Media Art Lab

This workshop supports study and production in the media arts, including digital video, sound, installation/performance, and Internet and new media art, for students with a range of experience with media technologies. Conceptual development is stressed through regular readings and screenings, while technology skills are built in hands-on workshops using a range of media production equipment and platforms. In class and short-term projects lead to the development of a significant final piece of work that may relate to students’ ongoing creative interests.

FinalProject_Wells_installation_Spring2010

Course Materials

Download as PDF: Fall 2014 Media Art Lab

Download as PDF: Fall 2013 Media Art Lab Syllabus

Download as PDF: Fall 2012 Media Art Lab Syllabus

Download as PDF: Spring 2012 Media Art Lab Syllabus

Download as PDF: Fall 2011 Media Art Lab Syllabus

Download as PDF: Spring 2011 Media Art Lab Syllabus

Download as PDF: Fall 2010 Media Art Lab Syllabus

Download as PDF: Spring 2010 Media Art Lab Syllabus

Level: Upper-Division Undergraduate/Graduate

Student Work: Video Exquisite Corpse

Among Surrealist techniques exploiting the mystique of accident was a kind of collective collage of words or images called the cadavre exquis (exquisite corpse). Based on an old parlor game, it was played by several people, each of whom would write a phrase on a sheet of paper, fold the paper to conceal part of it, and pass it on to the next player for his contribution.”

­­–William S. Rubin

In my work, I have been most strongly aware of the camera as representation of point of view…But I have been interested in how we can move this point of consciousness over an through our bodies and out over the things of the world…I want to make my camera become the air itself. To become the substance of time and the mind.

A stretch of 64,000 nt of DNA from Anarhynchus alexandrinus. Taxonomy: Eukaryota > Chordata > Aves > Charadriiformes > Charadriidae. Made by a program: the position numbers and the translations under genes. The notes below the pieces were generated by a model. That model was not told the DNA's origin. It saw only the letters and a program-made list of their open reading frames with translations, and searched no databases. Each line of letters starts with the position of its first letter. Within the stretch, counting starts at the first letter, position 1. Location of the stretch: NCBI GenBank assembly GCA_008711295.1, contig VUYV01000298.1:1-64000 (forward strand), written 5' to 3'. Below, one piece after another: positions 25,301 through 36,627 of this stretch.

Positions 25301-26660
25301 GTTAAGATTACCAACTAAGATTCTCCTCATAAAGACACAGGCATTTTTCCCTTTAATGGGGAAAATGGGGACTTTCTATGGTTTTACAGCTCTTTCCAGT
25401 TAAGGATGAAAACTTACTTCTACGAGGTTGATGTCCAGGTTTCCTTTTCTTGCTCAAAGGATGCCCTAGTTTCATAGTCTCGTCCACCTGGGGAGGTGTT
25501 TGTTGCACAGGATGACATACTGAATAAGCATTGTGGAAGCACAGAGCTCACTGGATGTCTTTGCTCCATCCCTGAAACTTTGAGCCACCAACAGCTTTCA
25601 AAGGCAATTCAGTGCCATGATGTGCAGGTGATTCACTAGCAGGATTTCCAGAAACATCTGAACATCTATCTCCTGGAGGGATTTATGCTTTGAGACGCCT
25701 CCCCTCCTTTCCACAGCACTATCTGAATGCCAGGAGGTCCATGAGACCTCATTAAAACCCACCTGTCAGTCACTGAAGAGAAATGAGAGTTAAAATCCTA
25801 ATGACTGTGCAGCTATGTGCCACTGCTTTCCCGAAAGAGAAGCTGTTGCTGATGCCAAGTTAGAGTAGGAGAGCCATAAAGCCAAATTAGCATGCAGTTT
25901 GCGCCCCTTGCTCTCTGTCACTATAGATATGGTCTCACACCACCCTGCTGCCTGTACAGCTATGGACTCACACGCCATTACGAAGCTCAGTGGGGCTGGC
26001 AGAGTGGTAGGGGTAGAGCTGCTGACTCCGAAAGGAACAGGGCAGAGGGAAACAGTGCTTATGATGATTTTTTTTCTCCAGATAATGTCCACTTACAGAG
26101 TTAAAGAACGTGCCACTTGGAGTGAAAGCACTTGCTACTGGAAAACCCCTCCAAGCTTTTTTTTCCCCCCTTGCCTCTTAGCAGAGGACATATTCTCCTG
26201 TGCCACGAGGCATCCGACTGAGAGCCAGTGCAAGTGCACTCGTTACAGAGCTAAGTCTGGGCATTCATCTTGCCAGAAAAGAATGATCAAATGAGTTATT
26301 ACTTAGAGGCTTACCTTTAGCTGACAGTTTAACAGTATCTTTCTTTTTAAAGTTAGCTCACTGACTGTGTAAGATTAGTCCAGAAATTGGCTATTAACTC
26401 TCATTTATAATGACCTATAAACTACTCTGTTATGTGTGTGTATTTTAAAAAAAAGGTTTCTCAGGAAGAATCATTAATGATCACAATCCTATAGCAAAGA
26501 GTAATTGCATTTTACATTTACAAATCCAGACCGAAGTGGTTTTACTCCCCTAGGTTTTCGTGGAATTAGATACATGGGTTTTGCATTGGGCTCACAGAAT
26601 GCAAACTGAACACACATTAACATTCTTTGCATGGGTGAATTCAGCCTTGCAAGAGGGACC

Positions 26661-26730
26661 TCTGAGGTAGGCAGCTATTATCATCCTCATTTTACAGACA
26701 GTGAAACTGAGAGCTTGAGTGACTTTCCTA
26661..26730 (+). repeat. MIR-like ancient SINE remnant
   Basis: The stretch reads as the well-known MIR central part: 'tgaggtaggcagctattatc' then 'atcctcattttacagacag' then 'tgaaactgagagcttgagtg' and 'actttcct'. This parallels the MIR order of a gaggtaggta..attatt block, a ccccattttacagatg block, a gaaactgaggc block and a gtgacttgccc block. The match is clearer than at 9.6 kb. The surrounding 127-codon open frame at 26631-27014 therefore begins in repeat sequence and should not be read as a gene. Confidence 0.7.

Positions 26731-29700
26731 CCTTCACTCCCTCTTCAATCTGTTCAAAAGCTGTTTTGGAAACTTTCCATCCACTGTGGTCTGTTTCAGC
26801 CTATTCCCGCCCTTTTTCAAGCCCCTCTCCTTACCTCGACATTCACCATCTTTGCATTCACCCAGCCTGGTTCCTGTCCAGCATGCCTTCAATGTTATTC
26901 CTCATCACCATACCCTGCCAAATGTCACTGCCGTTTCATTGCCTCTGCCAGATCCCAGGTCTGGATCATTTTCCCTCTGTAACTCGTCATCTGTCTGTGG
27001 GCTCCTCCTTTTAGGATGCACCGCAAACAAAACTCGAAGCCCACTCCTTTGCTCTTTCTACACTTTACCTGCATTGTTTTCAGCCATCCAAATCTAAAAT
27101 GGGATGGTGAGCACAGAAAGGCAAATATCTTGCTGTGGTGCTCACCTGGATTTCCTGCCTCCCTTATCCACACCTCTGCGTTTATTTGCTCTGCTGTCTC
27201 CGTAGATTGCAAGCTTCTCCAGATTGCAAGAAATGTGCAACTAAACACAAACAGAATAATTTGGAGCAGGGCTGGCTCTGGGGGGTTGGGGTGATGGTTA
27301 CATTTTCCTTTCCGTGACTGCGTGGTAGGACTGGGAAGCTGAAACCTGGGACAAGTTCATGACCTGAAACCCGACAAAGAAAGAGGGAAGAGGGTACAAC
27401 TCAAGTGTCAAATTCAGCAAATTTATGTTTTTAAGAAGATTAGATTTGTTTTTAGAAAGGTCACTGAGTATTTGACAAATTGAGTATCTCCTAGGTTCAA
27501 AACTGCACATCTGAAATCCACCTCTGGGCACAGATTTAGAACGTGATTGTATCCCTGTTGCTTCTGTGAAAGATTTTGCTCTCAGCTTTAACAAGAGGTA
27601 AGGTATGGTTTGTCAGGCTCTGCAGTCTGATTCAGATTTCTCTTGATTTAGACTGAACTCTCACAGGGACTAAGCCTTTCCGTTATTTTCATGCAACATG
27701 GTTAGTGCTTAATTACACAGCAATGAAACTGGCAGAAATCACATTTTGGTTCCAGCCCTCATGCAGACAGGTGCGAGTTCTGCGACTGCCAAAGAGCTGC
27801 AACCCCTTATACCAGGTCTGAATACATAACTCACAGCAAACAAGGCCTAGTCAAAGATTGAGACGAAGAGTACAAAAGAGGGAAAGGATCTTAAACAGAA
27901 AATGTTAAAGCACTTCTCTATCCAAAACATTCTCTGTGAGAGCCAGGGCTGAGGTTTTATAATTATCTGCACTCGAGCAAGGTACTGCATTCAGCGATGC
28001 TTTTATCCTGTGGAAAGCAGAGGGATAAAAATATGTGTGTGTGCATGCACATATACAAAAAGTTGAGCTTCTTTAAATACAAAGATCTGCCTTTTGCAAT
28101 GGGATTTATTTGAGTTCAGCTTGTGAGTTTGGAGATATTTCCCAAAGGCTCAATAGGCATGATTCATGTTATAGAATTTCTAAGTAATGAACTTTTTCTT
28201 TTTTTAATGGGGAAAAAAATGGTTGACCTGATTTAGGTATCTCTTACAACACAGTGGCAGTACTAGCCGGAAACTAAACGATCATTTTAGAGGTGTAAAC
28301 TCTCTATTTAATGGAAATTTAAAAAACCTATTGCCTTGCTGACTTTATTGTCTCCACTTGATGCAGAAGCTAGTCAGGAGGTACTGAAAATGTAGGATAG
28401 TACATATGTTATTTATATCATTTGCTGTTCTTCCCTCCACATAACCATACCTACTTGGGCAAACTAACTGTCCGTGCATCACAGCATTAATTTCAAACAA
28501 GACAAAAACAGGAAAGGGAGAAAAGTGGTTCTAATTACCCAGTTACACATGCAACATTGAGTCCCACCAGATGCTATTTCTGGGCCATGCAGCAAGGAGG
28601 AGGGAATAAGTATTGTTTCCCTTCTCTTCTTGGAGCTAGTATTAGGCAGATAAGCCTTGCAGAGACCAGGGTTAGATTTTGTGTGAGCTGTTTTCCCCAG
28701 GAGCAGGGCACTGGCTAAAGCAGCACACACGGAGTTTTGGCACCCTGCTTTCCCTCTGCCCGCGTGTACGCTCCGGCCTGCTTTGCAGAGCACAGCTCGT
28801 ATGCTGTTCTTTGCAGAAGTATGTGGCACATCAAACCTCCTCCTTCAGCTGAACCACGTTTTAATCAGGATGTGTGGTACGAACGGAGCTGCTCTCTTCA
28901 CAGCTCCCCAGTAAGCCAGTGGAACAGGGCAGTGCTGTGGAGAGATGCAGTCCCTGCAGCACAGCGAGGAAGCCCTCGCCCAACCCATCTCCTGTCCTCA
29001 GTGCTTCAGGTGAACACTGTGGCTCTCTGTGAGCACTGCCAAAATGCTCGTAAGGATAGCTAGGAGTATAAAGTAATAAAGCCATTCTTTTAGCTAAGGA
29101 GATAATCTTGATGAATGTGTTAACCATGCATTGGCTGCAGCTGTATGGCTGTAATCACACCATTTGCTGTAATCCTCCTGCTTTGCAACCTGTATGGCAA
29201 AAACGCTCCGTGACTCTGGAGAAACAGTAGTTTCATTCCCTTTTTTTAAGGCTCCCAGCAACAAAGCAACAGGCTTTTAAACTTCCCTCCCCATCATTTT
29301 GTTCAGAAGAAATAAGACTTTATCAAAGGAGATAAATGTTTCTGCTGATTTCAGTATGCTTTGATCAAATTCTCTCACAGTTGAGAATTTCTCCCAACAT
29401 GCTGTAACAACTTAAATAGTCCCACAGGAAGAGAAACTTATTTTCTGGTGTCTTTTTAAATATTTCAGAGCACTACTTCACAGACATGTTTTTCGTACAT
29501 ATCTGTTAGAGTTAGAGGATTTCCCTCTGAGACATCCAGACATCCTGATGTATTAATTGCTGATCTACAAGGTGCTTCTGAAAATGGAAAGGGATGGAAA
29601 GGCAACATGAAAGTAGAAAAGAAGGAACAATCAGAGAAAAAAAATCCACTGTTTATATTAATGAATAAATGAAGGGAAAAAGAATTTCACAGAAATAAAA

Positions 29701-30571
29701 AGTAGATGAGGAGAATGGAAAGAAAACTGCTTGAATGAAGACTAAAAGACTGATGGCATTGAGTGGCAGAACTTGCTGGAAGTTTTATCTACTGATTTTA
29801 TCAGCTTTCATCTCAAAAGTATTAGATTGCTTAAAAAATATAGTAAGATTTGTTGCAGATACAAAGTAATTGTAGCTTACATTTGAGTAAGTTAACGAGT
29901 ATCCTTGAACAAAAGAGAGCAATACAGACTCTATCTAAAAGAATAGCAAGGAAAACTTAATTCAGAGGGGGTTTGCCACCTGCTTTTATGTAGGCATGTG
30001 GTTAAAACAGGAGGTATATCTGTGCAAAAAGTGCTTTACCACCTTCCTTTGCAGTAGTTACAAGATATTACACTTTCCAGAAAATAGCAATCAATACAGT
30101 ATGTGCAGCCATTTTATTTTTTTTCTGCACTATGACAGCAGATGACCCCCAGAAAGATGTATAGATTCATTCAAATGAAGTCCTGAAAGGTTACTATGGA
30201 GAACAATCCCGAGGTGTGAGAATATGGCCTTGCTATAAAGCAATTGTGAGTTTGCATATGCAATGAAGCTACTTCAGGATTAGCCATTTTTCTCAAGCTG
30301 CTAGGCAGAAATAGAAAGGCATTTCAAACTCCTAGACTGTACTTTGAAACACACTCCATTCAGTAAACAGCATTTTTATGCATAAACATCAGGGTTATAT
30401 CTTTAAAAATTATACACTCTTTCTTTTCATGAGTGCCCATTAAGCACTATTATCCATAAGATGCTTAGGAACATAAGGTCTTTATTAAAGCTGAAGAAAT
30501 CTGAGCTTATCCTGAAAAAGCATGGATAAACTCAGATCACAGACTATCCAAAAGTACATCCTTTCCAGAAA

– Bill Viola

Each pair will have a week to create a video exquisite corpse, using the camera to record images grounded in a specific point of view and individual, subjective position. Use the camera’s manual functions in an intentional and controlled way, developing fluency with exposure and focus controls such that technical “imperfections” are clearly intentional, expressive effects.

Hints:

  • Atmospheric, personal, evocative imagery tends to work best for this project. Try to avoid a “home video” or “broadcast video” look.
  • Plan your shots in record standby mode before hitting record. Check for exposure, focus, and timing.
  • Consider the sequence of shots before you begin. You may edit by deleting mistakes, but you cannot reorder the sequence of shots.
  • Keep in mind that shots that seem short in camera may feel excessively long to the eventual viewer.
  • Camera movement can be distracting and/or nauseating to the viewer.
  • Have someone on hand to help you with camera operation or to manipulate items, but try to avoid letting the person immediately before or after you in your group see what you are shooting.
  • Disable the audio on your camera.

Download as PDF: Video Exquisite Corpse Assignment